Department issues assurances on ‘Hate speech’ prosecutions

Church sermons condemning abortion or homosexual activity, or refusal to acknowledge the preferred gender of trans people, will not necessarily qualify as “hate speech” under the new legislation to be brought before the Dáil on Wednesday, according to officials from the Department of Justice. However, judges are not bound by what politicians say about their laws. They are only bound by the text.

In response to questions about how recent controversies might be treated under the proposed legislation, the Department said it would not comment on individual cases.

However, in a detailed response to The Irish Times about the aims of the legislation, the department said that it is only “extreme forms of hate speech that deliberately and recklessly incite or stir up acts of hostility, discrimination or violence that will be criminalised”.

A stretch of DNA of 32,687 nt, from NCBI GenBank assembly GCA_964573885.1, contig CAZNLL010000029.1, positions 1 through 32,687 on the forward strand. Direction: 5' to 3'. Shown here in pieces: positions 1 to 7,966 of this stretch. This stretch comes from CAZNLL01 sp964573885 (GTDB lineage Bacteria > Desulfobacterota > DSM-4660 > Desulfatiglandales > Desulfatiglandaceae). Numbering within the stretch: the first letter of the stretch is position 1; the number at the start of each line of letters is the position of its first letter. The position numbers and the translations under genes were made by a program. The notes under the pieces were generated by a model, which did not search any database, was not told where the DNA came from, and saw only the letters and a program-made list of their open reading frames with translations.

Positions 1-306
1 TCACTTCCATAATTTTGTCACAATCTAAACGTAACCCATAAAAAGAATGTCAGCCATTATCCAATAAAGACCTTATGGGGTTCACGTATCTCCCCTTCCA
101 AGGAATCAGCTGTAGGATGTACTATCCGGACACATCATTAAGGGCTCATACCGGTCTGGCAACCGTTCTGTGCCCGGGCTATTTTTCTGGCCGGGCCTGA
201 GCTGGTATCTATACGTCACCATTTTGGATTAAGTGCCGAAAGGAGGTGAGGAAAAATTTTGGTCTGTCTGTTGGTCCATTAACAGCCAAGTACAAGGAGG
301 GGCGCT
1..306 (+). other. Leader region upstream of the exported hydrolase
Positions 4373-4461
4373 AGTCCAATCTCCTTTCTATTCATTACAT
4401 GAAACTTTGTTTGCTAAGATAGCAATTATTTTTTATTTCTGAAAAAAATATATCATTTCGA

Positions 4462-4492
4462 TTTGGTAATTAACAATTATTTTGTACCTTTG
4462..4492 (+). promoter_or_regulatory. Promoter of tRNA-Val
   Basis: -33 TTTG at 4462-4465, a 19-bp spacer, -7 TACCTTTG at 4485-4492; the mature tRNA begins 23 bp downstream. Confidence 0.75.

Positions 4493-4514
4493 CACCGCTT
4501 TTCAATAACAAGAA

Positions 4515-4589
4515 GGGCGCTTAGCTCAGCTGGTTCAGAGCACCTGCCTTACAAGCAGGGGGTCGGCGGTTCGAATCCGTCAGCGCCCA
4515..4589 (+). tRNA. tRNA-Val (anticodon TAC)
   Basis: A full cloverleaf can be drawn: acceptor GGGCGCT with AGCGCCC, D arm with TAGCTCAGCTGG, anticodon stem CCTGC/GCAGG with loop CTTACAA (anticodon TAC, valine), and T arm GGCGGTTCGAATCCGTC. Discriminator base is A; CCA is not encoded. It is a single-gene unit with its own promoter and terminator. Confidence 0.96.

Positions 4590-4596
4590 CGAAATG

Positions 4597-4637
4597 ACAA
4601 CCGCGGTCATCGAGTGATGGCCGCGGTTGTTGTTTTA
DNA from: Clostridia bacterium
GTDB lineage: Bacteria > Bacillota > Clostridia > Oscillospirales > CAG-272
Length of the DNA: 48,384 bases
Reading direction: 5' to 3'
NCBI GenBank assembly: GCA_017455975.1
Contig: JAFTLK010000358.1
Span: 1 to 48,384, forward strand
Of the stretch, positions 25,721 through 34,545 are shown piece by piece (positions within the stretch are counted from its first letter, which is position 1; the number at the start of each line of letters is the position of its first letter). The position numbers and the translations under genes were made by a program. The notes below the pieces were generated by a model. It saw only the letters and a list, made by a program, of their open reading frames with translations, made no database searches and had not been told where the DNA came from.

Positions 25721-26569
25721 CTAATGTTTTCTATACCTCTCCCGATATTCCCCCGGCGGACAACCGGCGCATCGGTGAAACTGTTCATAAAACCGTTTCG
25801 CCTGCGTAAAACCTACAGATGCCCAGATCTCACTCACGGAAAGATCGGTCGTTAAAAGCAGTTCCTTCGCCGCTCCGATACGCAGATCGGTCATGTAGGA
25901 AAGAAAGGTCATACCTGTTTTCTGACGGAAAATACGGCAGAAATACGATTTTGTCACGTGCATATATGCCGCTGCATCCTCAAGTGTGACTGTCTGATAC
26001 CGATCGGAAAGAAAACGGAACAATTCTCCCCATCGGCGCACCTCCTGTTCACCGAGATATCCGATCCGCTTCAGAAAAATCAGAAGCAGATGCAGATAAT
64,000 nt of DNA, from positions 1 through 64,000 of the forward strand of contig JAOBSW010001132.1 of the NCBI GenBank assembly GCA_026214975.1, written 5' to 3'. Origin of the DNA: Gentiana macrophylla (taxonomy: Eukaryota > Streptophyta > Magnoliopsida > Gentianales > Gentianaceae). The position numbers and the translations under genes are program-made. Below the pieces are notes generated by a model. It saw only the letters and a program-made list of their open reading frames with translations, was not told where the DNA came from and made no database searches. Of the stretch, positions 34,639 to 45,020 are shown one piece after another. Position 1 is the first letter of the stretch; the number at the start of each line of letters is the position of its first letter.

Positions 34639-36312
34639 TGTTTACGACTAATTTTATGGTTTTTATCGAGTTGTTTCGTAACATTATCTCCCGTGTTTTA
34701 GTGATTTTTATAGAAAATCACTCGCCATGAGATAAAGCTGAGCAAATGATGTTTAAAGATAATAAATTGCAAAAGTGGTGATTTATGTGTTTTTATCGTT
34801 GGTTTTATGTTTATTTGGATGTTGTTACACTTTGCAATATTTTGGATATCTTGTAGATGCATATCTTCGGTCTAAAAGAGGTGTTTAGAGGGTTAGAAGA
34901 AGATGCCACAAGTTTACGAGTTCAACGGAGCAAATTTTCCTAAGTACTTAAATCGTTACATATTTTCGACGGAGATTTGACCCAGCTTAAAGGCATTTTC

This seems contrary to the text of the bill which prohibits actions “with intent to incite violence . .  or [are] reckless as to whether such violence or hatred is thereby incited”.

“With the right to freedom of expression,” the Department of Justice said, “individuals can hold and express opinions which others might find offensive or shocking. The new legislation recognises that communication is not taken to incite violence or hatred solely on the basis that it involves or includes discussion or criticism of matters relating to the protected characteristics.”